By the time you've worked up an appetite for lunch, it'll be a short drive to Spirit House restaurant and Cooking School. Step inside the archway at the entrance and you'll think you've been teleported to Thailand. The Thai-style buildings are surrounded by lush, jungly gardens; you can dine beside a lotus-filled lake under temple arches or go for a more casual platter-style meal in the Hong Sa bar. The food here is modern Thai with a nod to local ingredients and a hint of fusion. You'll find finger limes; local ginger; Mooloolaba prawns and a sprinkling of Szechuan and Korean flavours. It would pay to book; this place is popular. Likewise for the cooking school, which is another way to experience Spirit House; here you'll make your own lunch while learning some Thai techniques with the hands-on guidance of a chef, then sit down to eat it with your classmates.
When I say local ginger, by the way, I mean very local; the Buderim ginger factory is just down the road. Ginger's been being grown around here since before World War I; what started as a small co-operative of growers has become a global supplier of high-quality ginger. The Ginger Factory has elements of theme park about it — there's a ginger train and a ginger-themed boat ride — but it's also a fascinating look at a crop we don't grow in our neck of the woods. The ginger factory tour and tasting is worth a look. And I couldn't resist the dark chocolate-covered ginger and the "naked ginger" to bring home.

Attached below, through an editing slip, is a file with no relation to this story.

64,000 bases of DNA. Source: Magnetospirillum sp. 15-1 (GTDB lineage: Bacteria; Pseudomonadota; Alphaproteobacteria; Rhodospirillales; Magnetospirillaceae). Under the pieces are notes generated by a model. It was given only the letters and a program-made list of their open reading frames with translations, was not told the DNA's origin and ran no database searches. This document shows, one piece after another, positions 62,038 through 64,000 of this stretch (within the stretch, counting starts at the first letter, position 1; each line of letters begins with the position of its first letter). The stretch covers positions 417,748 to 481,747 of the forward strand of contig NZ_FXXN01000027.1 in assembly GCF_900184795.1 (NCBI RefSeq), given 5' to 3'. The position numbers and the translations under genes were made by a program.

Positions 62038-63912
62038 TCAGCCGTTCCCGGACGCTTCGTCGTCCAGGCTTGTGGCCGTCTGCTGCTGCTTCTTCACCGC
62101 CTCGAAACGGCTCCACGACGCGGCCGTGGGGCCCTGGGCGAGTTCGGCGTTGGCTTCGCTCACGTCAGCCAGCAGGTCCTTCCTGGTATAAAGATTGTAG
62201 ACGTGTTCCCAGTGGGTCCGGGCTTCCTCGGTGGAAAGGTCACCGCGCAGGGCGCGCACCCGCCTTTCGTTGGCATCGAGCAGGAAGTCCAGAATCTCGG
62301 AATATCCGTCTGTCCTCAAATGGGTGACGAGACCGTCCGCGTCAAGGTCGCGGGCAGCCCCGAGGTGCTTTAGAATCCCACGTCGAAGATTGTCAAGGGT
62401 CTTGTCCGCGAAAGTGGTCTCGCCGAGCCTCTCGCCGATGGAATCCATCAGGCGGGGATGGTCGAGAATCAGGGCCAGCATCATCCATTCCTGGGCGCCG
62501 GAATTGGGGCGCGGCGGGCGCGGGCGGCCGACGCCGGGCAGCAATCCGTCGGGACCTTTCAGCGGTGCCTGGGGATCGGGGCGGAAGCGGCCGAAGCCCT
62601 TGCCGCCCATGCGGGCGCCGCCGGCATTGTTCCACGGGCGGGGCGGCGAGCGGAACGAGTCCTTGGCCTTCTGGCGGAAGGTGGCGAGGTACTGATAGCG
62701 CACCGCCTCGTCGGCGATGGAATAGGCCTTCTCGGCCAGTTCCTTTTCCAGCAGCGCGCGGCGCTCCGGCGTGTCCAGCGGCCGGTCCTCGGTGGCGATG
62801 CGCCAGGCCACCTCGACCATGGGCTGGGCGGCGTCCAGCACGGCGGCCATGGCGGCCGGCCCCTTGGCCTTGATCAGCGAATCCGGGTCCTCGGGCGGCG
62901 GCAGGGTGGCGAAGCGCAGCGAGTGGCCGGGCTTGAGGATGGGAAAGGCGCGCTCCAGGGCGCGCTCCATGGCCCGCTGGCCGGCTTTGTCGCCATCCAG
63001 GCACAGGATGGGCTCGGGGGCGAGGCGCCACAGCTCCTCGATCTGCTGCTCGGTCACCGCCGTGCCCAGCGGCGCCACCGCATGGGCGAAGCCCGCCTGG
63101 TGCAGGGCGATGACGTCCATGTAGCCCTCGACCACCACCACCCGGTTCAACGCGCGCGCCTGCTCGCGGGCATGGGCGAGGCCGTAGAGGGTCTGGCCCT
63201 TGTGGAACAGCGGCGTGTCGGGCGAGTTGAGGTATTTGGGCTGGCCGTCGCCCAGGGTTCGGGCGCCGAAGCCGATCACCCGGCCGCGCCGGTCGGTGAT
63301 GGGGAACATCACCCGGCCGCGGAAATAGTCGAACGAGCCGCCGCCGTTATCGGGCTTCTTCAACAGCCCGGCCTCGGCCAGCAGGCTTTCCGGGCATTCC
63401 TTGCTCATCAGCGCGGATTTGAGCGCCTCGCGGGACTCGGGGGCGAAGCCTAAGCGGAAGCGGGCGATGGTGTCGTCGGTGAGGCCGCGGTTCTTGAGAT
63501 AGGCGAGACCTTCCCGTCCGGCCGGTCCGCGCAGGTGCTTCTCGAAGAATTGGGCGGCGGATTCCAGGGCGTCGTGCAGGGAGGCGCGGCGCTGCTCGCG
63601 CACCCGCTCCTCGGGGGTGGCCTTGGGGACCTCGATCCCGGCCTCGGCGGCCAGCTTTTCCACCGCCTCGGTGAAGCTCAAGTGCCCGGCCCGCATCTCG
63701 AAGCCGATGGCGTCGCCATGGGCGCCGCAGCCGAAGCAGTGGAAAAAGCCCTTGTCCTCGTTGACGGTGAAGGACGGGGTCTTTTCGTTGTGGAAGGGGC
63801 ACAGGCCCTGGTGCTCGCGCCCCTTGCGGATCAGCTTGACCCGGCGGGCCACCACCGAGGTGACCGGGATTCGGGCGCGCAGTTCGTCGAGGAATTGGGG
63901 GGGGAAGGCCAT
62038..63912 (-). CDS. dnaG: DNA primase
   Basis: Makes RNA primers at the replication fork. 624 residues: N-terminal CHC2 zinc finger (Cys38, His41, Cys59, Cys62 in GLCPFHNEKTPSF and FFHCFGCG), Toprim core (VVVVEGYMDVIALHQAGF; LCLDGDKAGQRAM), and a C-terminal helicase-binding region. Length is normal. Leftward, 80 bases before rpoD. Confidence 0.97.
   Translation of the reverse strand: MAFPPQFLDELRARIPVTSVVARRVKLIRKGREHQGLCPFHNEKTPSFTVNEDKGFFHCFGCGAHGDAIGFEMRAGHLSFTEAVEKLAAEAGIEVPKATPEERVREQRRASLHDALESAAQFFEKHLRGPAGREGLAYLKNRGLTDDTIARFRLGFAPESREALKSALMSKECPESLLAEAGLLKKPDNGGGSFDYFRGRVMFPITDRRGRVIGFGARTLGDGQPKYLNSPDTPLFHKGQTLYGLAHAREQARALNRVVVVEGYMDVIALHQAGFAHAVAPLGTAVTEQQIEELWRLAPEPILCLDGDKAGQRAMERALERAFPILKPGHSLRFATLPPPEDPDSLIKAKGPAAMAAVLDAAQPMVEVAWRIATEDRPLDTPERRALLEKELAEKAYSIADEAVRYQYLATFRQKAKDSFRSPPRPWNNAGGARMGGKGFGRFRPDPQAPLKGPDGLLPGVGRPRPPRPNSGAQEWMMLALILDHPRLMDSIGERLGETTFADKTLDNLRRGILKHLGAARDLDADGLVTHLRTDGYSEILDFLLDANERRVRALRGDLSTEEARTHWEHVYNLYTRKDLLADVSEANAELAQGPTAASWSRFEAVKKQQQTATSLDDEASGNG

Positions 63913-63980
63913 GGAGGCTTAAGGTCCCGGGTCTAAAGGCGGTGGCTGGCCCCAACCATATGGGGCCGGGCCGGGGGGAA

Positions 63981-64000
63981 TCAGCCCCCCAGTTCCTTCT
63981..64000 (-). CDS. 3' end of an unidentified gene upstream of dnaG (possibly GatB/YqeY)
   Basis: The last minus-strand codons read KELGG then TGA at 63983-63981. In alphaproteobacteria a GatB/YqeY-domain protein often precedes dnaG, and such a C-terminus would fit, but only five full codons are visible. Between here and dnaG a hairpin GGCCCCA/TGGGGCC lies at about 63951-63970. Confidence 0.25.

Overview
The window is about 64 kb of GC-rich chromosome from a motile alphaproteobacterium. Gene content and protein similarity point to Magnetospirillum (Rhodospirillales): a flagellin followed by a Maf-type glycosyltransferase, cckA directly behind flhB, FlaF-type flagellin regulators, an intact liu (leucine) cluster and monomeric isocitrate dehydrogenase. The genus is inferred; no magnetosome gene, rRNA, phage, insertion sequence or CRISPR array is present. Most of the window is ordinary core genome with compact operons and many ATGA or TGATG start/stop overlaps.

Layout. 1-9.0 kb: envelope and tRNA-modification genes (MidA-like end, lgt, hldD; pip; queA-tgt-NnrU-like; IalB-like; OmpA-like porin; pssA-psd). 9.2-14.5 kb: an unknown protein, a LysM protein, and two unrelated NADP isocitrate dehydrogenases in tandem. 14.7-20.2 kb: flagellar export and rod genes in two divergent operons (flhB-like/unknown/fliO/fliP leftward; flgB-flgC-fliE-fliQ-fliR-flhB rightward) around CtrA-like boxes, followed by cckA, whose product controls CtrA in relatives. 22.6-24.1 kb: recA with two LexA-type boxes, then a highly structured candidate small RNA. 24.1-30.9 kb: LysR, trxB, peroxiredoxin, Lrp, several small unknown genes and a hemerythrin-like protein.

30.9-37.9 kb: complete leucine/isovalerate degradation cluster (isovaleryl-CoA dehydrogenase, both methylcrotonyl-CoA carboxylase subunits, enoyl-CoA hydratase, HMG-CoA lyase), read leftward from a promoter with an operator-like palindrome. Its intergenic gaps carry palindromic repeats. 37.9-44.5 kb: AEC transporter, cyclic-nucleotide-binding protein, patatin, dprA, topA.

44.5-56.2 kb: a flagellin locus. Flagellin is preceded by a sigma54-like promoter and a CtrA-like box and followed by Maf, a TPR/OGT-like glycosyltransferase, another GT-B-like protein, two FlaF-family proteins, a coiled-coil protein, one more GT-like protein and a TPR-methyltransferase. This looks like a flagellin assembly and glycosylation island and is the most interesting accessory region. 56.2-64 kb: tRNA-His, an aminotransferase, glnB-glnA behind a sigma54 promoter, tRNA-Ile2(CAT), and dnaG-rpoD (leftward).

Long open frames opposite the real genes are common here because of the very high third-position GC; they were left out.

Continuing inland through the hills a little way towards Maleny — stopping on the way at Brouhaha Brewery for a craft beer tasting if it takes your fancy — will bring you to Spicers Tamarind Retreat. Sitting in the indoor-outdoor pavilion here (I'd suggest after working up an appetite with a walk through the adjacent bush), you'll again have the feeling you're in south-east Asia. Although as you sit down for dinner outside, the croaking of the local frogs (and in my case, the hair-raising tales from my fellow diners of their experiences with spiders and snakes) will plant you back firmly in Oz.